Tuesday, July 3, 2018

Geoff Anderson's "Humming Dirges"




Quantity



"Anderson possesses a sniper’s eye for detail, filling his poems with taut, after-the-shot tension, which is not a feeling one expects in the parade of neighborhood tales through which he explores the ubiquitous political nature of families or the constantly morphing lessons of loss. Which is not to say this is a collection of haunting dread. There is a joy that moors the reader throughout, making Humming Dirges a collection of art that sorely wants to pick up the pieces it breaks off of you. In Anderson’s world the challenge isn’t simply that nothing is as it at appears, but that there is a lesson in every inch of each tale, even the puzzles missing pieces. Each of the poems presented in Humming Dirges bends to Anderson’s effortless strength at making any seemingly innocent moment turn on a dramatic, sometimes horrible dime. Simply put, Anderson possesses one of the surest, most steady hands I’ve seen commit an act of modern poetry."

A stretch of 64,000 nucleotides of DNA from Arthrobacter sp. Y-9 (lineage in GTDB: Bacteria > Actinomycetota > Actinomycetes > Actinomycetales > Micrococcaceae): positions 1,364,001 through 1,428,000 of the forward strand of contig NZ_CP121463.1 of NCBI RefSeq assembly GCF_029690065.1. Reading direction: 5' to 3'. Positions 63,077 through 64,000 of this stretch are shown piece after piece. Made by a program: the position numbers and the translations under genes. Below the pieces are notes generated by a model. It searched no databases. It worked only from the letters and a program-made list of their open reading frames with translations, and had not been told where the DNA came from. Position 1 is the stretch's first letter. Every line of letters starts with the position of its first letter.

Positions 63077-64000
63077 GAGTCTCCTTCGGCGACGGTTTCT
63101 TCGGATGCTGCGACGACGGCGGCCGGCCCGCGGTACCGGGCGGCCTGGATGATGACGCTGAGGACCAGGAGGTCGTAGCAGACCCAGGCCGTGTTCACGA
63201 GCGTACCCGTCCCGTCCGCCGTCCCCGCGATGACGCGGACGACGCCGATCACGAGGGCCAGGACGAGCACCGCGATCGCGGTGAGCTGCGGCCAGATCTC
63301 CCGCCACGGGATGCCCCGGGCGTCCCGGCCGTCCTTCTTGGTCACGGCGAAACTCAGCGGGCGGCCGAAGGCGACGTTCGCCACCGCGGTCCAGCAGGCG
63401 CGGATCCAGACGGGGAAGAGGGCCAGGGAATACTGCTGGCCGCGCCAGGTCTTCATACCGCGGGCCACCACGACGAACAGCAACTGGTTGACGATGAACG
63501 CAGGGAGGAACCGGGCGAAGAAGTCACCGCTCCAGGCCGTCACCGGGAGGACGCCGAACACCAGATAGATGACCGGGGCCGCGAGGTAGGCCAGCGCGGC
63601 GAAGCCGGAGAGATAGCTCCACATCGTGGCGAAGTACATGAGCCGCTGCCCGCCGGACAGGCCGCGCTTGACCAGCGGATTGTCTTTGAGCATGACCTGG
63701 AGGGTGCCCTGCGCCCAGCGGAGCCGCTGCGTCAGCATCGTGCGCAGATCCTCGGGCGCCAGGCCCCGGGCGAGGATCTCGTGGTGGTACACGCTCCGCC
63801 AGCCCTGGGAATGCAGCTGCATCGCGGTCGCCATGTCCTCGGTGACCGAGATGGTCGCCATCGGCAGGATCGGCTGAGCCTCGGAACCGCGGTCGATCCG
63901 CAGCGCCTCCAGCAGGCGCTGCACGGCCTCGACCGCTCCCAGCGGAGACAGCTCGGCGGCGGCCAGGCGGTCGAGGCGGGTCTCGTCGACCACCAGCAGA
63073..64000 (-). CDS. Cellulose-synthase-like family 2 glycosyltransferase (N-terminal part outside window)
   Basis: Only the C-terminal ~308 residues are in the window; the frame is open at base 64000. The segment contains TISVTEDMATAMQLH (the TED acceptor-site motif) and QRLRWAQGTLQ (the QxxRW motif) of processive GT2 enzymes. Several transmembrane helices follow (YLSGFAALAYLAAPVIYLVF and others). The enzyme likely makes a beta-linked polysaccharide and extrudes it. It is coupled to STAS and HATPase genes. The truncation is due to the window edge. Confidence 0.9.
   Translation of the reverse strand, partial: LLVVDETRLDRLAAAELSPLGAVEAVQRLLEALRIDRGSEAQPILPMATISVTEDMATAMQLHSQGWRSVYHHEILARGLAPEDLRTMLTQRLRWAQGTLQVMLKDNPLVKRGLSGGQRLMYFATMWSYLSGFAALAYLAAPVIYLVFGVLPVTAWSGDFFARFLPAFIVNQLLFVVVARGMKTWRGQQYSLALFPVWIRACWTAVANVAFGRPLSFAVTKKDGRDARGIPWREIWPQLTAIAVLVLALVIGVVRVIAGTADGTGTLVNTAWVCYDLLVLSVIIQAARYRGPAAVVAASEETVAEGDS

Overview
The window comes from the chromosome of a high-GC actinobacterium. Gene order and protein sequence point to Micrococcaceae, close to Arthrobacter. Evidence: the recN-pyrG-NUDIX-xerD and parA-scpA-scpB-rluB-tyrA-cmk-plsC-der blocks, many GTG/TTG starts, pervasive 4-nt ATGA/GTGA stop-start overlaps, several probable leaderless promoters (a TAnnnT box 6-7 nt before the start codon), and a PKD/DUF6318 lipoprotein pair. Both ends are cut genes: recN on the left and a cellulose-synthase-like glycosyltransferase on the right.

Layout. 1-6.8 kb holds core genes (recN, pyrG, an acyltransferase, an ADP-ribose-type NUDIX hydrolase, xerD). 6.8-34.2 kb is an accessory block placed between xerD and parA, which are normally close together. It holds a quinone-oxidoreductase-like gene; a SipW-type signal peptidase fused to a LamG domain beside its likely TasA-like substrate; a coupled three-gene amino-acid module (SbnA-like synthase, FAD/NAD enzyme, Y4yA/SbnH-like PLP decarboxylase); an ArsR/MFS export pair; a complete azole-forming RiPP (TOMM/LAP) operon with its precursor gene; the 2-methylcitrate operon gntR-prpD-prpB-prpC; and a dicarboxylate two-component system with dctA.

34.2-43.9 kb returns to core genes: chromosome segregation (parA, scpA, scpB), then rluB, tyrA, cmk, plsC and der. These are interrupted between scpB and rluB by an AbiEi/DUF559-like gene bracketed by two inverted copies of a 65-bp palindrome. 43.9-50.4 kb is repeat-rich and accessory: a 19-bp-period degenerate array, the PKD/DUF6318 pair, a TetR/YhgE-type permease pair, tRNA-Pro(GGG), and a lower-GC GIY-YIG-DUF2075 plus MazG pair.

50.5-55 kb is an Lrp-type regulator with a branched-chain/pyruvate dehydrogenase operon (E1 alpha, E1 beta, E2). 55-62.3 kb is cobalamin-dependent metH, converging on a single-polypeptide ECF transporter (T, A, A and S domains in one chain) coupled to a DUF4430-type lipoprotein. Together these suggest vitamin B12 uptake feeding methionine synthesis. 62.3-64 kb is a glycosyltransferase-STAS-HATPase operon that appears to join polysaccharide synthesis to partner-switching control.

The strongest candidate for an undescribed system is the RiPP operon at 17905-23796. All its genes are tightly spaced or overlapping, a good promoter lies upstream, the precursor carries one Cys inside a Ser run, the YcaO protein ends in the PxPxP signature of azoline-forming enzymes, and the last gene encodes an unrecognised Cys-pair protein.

- Scott Woods, author of Urban Contemporary History Month and We Over Here Now

"Geoff Anderson makes perfect poems. Emotionally-complicated and precisely-wrought, with images so sharp they might cut you open with their textures, the poems in Anderson’s Humming Dirges gift readers with an inside view of a family as it functions with the outside world and within itself. That is to say, Anderson uses the complexities of family to create a sometimes-uncomfortably accurate portrait of the society in which that family exists. And he’ll draw you in and make you one of his own for as long as the book lasts."
- Louise Robertson, author of The Naming Of and Teaching My Daughter My Language


"These poems view the world with a keen reflective eye. They challenge us to rethink what we've assumed about ethnicity, about loss, about history--the histories we're taught and the histories we live. With artful subtlety, Geoff leaves something distinctly other in the reader's view: Other than common, other than black, than white, than pretense. Frank and delicious."
- Rose M. Smith, Senior Editor, Pudding Magazine